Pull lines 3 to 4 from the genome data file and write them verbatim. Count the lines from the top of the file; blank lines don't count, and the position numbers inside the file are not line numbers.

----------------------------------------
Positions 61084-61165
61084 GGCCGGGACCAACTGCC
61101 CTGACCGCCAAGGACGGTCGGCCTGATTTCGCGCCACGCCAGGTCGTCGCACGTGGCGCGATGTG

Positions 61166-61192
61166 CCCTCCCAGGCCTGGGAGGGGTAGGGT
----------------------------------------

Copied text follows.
61101 CTGACCGCCAAGGACGGTCGGCCTGATTTCGCGCCACGCCAGGTCGTCGCACGTGGCGCGATGTG

Positions 61166-61192